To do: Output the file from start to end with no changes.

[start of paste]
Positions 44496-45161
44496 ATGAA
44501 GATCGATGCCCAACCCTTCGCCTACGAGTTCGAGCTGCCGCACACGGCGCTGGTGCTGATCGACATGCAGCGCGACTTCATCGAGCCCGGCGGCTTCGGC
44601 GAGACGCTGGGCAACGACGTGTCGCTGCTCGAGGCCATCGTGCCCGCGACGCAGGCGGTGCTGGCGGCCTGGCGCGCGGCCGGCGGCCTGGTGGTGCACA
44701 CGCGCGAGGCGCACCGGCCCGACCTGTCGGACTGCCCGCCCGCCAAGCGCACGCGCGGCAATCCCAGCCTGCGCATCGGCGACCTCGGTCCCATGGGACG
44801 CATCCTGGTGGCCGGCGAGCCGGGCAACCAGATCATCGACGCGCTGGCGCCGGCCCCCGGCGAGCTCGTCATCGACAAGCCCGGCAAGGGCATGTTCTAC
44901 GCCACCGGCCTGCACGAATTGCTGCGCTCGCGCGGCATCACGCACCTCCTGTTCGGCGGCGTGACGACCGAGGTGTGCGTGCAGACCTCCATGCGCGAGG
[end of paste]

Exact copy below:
Positions 44496-45161
44496 ATGAA
44501 GATCGATGCCCAACCCTTCGCCTACGAGTTCGAGCTGCCGCACACGGCGCTGGTGCTGATCGACATGCAGCGCGACTTCATCGAGCCCGGCGGCTTCGGC
44601 GAGACGCTGGGCAACGACGTGTCGCTGCTCGAGGCCATCGTGCCCGCGACGCAGGCGGTGCTGGCGGCCTGGCGCGCGGCCGGCGGCCTGGTGGTGCACA
44701 CGCGCGAGGCGCACCGGCCCGACCTGTCGGACTGCCCGCCCGCCAAGCGCACGCGCGGCAATCCCAGCCTGCGCATCGGCGACCTCGGTCCCATGGGACG
44801 CATCCTGGTGGCCGGCGAGCCGGGCAACCAGATCATCGACGCGCTGGCGCCGGCCCCCGGCGAGCTCGTCATCGACAAGCCCGGCAAGGGCATGTTCTAC
44901 GCCACCGGCCTGCACGAATTGCTGCGCTCGCGCGGCATCACGCACCTCCTGTTCGGCGGCGTGACGACCGAGGTGTGCGTGCAGACCTCCATGCGCGAGG